The explosion of the gig and remote-work economy has also coincided with their entrance into the labour market. For many young Nigerians, the dream is to get a remote job with a foreign company and earn globally competitive wages while in Nigeria.
Haunted by inflation
Inflation is like the poltergeist, no one sees it, but everyone knows it’s there, knocking things over and making a mess. Young Nigerians are learning the hard way that money is more than just a transactional tool; it is a store of value. They recognize that if the storage facility used is not reliable, that value will evaporate. The naira is very unstable and untrustworthy as a store of value.
Put in context, the naira has had at least 10% inflation for 14 out of the last 20 years. On average, the country has experienced over 12% inflation every year since the turn of the 21st century.
Table showing inflation rate since 2000
|Year||Inflation rate (%)||Annual change|
As of September 2020, inflation for the year stood at 13.71%. It is expected to climb even higher as the country struggles to recover from the economic impact of Covid-19.
How does Bitcoin fit?
The independent nature of young Nigerians is reflected in their distaste for control — either by friends, family, or the government. That nature was challenged when the government reportedly clamped down on bank accounts associated with the EndSARS protests.
For many people, including myself, it was a stark reminder that the government could clamp down on any individual or organisation, even if they had done nothing wrong.
Read: Donations for EndSARS protest move from fiat to Bitcoin
While Nigeria is still a long way from cryptocurrency adoption at the grassroots, the future seems to be fast headed in that direction. People are looking to separate their financial fortunes from government decision making. Whether it’s inflation or bank restrictions, people want to be able to protect themselves from the overarching, sometimes misguided, arms of government.
The Nigerian digital revolution
A peaceful physical revolution started with the EndSARS movement. Young people woke up to their power to demand better governance from those in power. A digital revolution is coming soon, and Bitcoin is going to be pivotal in it.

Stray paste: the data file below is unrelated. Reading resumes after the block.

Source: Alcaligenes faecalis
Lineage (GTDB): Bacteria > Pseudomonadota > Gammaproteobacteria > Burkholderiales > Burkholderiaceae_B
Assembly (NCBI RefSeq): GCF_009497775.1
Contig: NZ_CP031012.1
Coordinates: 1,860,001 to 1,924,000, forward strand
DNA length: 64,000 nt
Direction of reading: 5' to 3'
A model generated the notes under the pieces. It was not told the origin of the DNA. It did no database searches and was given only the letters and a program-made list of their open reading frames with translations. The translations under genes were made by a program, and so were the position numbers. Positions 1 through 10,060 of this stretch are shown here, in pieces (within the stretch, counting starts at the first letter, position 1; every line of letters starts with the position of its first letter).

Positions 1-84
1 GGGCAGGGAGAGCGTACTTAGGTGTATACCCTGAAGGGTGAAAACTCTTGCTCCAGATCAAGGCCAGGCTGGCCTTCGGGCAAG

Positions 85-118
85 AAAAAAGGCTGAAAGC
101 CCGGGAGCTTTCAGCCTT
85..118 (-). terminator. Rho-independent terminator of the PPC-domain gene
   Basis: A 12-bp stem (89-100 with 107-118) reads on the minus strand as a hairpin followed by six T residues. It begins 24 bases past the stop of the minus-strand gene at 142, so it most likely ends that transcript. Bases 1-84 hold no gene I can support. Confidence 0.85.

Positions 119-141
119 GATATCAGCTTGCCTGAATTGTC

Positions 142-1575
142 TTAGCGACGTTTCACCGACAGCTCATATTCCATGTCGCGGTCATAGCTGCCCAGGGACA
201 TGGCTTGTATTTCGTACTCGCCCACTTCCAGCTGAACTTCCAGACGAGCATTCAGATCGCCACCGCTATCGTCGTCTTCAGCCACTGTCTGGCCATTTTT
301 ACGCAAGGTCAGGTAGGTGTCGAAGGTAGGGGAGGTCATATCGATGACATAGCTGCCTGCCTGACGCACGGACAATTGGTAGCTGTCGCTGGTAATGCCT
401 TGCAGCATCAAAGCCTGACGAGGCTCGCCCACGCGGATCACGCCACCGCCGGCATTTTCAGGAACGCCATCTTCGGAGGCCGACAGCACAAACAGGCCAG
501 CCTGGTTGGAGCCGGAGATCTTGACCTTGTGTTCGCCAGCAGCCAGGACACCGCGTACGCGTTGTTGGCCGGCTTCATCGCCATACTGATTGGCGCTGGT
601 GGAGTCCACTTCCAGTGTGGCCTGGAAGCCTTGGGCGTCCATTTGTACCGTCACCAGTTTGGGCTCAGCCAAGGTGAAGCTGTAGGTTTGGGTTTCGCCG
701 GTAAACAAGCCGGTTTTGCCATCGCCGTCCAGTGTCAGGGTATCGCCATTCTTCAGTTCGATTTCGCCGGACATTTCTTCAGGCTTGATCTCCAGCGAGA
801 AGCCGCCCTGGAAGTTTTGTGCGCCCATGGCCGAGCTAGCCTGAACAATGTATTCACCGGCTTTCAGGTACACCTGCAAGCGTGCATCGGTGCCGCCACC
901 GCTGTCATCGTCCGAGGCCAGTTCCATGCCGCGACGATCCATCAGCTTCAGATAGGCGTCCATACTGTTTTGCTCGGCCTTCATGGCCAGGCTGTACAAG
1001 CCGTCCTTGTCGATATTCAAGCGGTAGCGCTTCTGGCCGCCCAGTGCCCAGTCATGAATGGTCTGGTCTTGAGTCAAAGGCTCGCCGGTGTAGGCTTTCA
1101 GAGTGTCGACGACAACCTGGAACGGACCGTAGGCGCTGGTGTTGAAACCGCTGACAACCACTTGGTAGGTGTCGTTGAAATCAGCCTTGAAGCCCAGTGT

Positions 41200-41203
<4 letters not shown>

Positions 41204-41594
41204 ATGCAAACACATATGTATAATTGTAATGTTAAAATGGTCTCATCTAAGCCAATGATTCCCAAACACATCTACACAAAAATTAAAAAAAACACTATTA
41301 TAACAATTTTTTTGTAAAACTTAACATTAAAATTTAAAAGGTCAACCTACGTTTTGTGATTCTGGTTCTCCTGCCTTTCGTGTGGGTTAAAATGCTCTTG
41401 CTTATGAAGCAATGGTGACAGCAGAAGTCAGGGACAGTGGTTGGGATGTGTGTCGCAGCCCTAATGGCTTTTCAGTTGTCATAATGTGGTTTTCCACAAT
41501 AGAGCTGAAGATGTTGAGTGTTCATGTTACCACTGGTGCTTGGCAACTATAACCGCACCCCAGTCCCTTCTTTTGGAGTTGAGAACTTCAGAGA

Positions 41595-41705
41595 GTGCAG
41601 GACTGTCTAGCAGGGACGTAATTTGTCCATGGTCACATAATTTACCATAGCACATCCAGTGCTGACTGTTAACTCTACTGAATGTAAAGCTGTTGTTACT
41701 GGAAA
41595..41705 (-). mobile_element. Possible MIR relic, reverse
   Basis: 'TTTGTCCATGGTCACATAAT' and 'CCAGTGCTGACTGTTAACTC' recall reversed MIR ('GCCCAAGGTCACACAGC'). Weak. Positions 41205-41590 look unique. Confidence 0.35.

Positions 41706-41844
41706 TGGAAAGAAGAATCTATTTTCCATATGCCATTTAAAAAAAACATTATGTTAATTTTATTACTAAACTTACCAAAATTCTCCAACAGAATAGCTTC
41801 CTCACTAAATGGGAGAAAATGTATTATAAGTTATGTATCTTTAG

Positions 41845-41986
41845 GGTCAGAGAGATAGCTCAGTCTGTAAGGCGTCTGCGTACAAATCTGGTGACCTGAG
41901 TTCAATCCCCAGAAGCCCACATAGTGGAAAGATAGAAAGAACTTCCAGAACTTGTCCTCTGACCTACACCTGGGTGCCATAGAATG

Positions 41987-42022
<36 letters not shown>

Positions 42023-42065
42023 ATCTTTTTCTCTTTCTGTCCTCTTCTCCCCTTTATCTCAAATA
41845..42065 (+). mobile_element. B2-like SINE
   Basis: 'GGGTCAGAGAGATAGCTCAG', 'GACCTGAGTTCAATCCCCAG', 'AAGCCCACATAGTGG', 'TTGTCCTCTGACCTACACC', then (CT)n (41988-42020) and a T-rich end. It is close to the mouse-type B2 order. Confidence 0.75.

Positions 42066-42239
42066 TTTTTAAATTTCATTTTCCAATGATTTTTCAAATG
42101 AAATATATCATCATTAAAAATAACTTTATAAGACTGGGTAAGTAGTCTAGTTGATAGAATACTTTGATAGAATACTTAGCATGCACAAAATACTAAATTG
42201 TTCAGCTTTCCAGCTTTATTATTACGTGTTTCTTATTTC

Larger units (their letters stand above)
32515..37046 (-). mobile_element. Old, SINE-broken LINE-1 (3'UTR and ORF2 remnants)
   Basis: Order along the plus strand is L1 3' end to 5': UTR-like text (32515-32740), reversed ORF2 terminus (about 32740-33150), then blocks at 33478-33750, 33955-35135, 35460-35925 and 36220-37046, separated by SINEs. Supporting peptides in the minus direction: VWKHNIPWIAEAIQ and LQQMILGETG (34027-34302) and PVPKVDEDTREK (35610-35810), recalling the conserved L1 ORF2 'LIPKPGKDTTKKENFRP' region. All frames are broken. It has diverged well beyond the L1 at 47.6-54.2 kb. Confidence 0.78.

Indigenous crypto exchanges have made the process of buying Bitcoin easy for Nigerians. Quidax, one of the country’s leading cryptocurrency exchanges, has also developed an API that enables fintech companies offer cryptocurrency services to their customers without having to dedicate time and resources into building out these features. These exchanges also make it easy to convert your Bitcoin and other crypto into naira.
After serial issues with restrictions on Nigerian bank accounts, the Feminist Coalition continued fundraising in Bitcoin undisturbed. Apart from donating, Bitcoin can also be used in a number of ways:
- Transactions: Many Nigerians have already started using Bitcoin as their choice for making international transactions. Transactions are low-cost, and there are no border restrictions. As long as both parties have their crypto wallets, transactions can be carried out seamlessly.
- Value storage and investment vehicle: Hedging against inflation will also become more of a priority for young Nigerians as time goes on. Between January 2019 and the time of writing, the naira has experienced over 25% inflation. In that time, Bitcoin has appreciated by over 225%.
- Trading: Currencies have always been tradeable - that’s the entire point of the foreign exchange market. However, the chasm between the official and unofficial market rates has given an unfair advantage to those with influence in high places. With Bitcoin and cryptocurrencies, trading is a more level playing field.
How Bitcoin features in Nigeria’s monetary future
For the younger generation, Bitcoin is the currency in their image - digital, borderless, highly mobile, unrestricted, and decentralised. As witnessed in the EndSARS protests, decentralisation is a concept that the Nigerian youths apply to real life issues.
The protests were leaderless, much like Bitcoin has no governing body. It made the protests anti-fragile and difficult to hack by external forces.
While the naira will remain the country's official currency for the foreseeable future, many people will turn to Bitcoin as a second choice. As economic indices like inflation continue to go unaddressed, expect the adoption of cryptocurrency to keep rising.